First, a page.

Vancouver Symphony Orchestra
Tea & Trumpet Series: THE PROMS!

Date and Venue May 17, 2018 at 2pm | Orpheum Theatre

Conductor Bramwell Tovey Host Christopher Gaze

Featured performers Jessica Tovey - violin and Emmeline Tovey mezzo-soprano & storyteller

Programme Brahms’ Hungarian Dance No.5 in G major, Violin Concerto in E minor, Elgar' Enigma Variations

Reviewer John Jane

The Henry Wood Promenade Concerts, affectionately referred to in Britain as “The Proms” are presented by the BBC annually at London’s Royal Albert Hall. The season of concerts typically end with the Last Night of the Proms which affords the British the opportunity to wear their collective patriotism on their sleeves.

It’s fitting then that Maestro Bramwell Tovey steps onto the podium to conduct the final matinee concert of this audience friendly Tea & Trumpet series, in this, his last season as music director. In a concert simply titled THE PROMS the Maestro takes the audience on a trip to the Royal Albert Hall to hear some of his personal favourites.

Brahms’ Hungarian Dance No.5 in G major was an excellent curtain raiser. The orchestra played with an organic sense of rhythm with the strings shining throughout. Maestro Bramwell Tovey clearly knew what he wanted from this work.

After eighteen stellar years leading the orchestra, Tovey should be forgiven a little nepotism. Especially, when his two daughters are gifted with such musical talent and stage presence as Jessica and Emmeline Tovey. It was older sister Jessica first up as the violin soloist performing the first movement of Mendelssohn’s Violin Concerto in E minor. The young Ms. Tovey is not as outwardly passionate as her father, but she played the piece with confidence and natural eloquence. There was never the slightest danger of her not nailing it.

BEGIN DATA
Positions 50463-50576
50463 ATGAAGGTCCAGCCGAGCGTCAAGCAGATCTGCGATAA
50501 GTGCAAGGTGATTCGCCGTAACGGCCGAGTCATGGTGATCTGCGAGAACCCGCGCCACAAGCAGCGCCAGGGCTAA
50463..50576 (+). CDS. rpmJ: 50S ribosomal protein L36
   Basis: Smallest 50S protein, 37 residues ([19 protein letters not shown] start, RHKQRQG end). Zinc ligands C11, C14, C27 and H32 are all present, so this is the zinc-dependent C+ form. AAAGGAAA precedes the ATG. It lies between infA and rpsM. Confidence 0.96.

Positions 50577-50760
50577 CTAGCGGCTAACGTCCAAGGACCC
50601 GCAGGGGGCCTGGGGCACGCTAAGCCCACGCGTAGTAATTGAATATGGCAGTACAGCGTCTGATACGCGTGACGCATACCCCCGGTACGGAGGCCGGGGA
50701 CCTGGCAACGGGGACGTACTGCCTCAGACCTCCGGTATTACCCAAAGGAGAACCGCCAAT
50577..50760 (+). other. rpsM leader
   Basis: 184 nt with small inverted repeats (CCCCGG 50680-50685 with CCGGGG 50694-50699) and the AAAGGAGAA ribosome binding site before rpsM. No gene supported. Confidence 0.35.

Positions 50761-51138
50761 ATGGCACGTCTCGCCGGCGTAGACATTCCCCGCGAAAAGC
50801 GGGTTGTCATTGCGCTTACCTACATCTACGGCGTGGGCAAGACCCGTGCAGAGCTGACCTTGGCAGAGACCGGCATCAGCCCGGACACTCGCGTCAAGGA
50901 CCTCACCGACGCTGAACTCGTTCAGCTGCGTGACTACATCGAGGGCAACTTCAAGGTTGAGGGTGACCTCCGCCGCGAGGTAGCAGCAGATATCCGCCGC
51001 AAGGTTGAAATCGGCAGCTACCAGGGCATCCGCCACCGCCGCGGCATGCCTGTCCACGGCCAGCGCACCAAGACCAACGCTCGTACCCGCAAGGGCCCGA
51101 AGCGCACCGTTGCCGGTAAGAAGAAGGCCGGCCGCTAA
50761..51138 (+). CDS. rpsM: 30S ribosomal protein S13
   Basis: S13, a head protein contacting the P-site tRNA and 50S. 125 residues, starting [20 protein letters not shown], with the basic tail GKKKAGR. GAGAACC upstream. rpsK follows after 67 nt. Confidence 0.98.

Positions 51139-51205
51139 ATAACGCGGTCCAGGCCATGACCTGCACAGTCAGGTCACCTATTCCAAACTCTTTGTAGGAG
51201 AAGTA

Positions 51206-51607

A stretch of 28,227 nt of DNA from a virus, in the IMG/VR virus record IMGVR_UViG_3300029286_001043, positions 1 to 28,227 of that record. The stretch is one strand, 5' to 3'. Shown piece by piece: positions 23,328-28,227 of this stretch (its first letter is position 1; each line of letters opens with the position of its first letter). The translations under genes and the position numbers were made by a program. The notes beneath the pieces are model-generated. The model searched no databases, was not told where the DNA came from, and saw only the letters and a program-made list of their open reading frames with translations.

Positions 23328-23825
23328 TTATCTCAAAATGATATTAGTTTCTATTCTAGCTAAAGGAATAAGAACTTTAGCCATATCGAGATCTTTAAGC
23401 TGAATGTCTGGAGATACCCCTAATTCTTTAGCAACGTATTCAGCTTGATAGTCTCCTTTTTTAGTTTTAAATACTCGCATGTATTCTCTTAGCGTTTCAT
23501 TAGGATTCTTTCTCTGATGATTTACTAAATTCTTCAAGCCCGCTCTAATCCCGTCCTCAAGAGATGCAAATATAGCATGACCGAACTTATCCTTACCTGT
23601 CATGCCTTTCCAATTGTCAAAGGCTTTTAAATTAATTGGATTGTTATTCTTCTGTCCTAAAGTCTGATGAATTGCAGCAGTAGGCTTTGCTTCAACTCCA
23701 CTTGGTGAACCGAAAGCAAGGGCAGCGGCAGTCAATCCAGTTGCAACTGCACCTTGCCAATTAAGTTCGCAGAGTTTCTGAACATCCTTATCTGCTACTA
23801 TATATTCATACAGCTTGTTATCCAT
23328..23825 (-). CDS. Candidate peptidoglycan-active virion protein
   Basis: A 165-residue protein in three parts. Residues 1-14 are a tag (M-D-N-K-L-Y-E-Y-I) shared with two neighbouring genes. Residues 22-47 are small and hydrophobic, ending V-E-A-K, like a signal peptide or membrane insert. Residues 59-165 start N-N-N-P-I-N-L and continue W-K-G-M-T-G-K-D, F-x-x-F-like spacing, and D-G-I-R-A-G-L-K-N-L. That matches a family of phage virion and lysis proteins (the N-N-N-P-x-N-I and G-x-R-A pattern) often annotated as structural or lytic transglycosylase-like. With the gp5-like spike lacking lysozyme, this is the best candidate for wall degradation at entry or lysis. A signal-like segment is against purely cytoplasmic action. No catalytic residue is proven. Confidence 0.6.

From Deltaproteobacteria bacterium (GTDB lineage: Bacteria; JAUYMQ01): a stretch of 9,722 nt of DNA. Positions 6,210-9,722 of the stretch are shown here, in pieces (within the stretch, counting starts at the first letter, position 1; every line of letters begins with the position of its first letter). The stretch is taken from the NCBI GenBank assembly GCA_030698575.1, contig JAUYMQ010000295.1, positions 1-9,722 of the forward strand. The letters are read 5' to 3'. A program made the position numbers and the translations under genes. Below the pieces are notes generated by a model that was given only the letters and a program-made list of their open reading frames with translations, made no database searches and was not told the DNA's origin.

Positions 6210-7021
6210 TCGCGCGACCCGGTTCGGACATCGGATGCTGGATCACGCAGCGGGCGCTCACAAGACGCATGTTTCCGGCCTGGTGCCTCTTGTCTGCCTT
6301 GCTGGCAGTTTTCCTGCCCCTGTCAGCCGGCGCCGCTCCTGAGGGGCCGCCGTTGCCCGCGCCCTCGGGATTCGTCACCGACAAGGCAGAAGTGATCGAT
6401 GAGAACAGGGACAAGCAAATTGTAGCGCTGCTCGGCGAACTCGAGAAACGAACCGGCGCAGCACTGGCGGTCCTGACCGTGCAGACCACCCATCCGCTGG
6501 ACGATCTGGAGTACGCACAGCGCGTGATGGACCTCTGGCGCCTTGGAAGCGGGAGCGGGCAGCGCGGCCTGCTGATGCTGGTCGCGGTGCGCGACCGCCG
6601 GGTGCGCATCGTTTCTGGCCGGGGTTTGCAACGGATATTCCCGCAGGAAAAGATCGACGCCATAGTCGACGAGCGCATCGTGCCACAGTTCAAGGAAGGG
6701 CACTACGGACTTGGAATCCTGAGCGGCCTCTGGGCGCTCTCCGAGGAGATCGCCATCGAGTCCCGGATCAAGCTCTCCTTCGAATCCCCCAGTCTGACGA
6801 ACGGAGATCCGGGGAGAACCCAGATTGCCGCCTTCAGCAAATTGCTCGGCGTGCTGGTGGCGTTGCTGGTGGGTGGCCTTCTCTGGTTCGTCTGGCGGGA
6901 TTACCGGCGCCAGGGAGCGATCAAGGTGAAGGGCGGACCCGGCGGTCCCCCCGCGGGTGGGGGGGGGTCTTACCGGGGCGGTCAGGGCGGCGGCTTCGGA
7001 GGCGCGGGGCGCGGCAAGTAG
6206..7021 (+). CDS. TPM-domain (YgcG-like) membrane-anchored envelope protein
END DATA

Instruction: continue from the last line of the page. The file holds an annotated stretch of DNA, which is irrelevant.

Next, it was Emmeline’s turn. She delivered a lyric poem by William Butler Yeats titled The Wild Swans at Coole. She then joined regular host Christopher Gaze in introducing Elgar’s Enigma Variations through the retelling of the story of Sir Edward Elgar’s creative process in composing the work at his home in Worcestershire, England.

Maestro Tovey’s reading of Elgar’s chef-d'oeuvre had authority, passion and the charming sense of spontaneity that the composer would have intended. The arguably most popular variation, that of the elegiac Nimrod, was composed as a homage to his friend and publisher August Jaeger. The listener may pick on rhythmic and melodic reversals strongly influenced by Beethoven. There is a central theme of “love and friendship.”

It has become customary at these matinee concerts that the audience doesn’t leave without hearing an encore. What more appropriate for a Proms inspired repertoire than Elgar’s Pomp and Circumstance March No.1 in D major.

There were many in the audience that would be seeing Bramwell Tovey holding a baton on the Orpheum stage for the last time – save for a possible return as a guest conductor – they demonstrated their appreciation with a standing ovation.

© 2018 John Jane